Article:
If the top and bottom of any fraction are multiplied by the same number, the resulting fraction looks different, but it is equal to the original fraction. Finding equivalent fractions is used to reduce fractions, to find common denominators, and for many other things later on in math.
are all equivalent fractions.
This process is used to express fractions in simpler form. Break down the numerator and denominator into their factors (e.g. 6 breaks down into 3 Ã— 2 ). If any factors appear in both the numerator and denominator, cancel them out.
(a pair of 2s and a pair of 3s cancel out)
Consider the following multiplication problem.
The answer needs to be reduced. To reduce it we would spread out the numerator and denominator into their factors and cross out the ones that appear in both numerator and denominator.
Notice that factoring the result undoes the work we just did in multiplying the original numbers. We would have been better off to reduce first and multiply only the factors that survive . Lets do the same problem again, reducing before multiplying:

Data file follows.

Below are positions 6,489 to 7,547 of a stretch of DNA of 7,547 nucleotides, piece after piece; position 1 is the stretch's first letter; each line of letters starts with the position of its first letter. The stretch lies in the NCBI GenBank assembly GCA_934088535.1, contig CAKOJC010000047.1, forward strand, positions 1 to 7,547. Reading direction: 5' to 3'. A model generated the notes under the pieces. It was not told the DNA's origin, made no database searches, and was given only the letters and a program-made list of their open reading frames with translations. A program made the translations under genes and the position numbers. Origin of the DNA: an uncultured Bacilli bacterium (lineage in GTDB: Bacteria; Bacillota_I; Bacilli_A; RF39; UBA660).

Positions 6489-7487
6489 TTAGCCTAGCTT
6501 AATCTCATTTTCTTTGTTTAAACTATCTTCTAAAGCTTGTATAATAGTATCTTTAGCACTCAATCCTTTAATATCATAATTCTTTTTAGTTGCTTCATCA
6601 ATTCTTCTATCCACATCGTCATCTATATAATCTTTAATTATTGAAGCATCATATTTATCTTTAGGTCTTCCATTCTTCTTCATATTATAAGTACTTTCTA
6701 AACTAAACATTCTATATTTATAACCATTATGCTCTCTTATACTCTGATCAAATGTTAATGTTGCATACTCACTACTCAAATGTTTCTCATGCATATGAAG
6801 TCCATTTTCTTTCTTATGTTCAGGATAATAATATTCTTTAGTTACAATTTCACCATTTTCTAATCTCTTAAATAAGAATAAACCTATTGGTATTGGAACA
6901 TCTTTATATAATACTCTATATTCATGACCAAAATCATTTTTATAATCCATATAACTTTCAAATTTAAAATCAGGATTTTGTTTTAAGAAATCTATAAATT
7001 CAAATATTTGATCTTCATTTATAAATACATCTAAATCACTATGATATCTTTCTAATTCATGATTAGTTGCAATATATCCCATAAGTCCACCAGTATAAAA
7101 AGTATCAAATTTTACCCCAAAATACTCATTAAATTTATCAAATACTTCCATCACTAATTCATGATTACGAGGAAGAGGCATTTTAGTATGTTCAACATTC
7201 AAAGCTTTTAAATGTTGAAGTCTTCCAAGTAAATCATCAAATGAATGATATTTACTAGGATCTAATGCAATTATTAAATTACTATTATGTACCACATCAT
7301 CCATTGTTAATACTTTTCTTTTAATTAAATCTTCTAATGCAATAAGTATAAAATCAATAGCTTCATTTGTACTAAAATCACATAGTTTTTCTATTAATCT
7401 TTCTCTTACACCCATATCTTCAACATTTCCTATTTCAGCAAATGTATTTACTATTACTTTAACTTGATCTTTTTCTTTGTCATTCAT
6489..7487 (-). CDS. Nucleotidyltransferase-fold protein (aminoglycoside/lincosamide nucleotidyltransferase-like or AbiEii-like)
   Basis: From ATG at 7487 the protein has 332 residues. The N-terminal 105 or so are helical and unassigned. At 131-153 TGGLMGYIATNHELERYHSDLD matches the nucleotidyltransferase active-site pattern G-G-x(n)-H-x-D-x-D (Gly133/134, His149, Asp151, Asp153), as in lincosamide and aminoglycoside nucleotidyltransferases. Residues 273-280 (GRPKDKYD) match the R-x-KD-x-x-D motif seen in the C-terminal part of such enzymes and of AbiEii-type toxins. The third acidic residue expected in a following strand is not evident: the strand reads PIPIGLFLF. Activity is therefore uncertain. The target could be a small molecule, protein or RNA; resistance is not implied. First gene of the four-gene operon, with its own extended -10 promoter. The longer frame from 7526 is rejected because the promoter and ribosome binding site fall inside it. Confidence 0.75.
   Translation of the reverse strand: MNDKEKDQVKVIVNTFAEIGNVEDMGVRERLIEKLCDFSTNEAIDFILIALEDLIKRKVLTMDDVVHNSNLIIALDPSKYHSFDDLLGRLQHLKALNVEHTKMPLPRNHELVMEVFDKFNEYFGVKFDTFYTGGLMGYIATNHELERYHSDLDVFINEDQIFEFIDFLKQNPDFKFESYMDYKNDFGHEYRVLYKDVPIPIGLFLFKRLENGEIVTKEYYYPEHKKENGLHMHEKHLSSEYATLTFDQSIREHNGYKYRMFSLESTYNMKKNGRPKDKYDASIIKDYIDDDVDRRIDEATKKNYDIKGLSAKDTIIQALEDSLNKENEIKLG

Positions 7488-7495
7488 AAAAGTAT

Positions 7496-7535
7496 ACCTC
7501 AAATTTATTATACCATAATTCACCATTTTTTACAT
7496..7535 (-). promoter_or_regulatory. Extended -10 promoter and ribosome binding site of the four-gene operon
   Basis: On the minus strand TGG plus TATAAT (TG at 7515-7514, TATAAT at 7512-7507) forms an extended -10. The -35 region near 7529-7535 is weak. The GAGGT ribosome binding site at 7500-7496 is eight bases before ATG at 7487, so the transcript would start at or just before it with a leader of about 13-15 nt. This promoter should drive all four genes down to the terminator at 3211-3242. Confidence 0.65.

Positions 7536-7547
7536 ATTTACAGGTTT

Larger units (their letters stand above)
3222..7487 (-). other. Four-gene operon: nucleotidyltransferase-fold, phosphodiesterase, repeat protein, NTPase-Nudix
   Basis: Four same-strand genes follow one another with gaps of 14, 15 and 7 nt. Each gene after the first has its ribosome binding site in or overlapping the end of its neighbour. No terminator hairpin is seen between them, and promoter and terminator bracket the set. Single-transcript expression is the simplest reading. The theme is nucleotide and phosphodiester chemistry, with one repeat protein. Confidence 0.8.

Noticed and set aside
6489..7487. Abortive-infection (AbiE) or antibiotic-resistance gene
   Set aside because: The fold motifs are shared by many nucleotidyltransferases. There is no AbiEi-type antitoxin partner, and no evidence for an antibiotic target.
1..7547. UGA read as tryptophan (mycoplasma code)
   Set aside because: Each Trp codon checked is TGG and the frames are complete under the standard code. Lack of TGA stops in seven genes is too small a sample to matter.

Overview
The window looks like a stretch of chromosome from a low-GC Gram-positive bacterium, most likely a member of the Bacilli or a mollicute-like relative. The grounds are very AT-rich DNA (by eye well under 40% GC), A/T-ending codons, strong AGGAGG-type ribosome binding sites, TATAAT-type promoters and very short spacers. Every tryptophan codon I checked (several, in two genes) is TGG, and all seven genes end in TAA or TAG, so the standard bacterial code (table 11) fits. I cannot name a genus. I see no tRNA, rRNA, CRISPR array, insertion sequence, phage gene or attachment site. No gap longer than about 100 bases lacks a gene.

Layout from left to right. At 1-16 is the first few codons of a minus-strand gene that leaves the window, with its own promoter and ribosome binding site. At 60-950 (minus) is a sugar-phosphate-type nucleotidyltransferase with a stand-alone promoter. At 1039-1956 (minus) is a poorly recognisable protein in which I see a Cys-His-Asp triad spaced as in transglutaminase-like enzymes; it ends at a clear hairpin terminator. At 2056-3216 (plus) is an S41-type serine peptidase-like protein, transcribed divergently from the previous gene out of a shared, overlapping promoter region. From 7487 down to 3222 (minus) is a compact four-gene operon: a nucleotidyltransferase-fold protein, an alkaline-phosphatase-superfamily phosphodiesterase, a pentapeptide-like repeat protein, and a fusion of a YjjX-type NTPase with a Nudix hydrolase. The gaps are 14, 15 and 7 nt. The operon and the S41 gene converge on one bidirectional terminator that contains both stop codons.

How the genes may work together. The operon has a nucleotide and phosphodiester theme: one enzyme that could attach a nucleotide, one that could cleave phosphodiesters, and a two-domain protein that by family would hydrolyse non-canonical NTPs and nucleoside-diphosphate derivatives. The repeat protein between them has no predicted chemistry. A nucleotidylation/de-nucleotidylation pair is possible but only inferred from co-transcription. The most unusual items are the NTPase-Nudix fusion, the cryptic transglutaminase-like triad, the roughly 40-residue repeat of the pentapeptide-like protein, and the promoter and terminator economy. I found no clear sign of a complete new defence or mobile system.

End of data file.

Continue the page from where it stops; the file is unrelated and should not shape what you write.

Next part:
A pair of 2s and a pair of 3s cancel out, leaving only a 2 in the denominator.
Notice that everything in the numerator cancels out. When this happens, what is left behind is not a 0, but rather a 1. That is because 1 is always a hidden factor in every number. Its not written down unless it is needed. In this problem the numerator 2 Ã— 3 could be thought of as 1 Ã— 2 Ã— 3, so when the 2 and 3 both cancel, what is left is the 1.
Set up the problem as before, cancel the factors that appear in both numerator and denominator (in this case only the 5s), then multiply the surviving factors.
[Warning: Do not cancel in division problems until you have converted them to multiplication problems!!]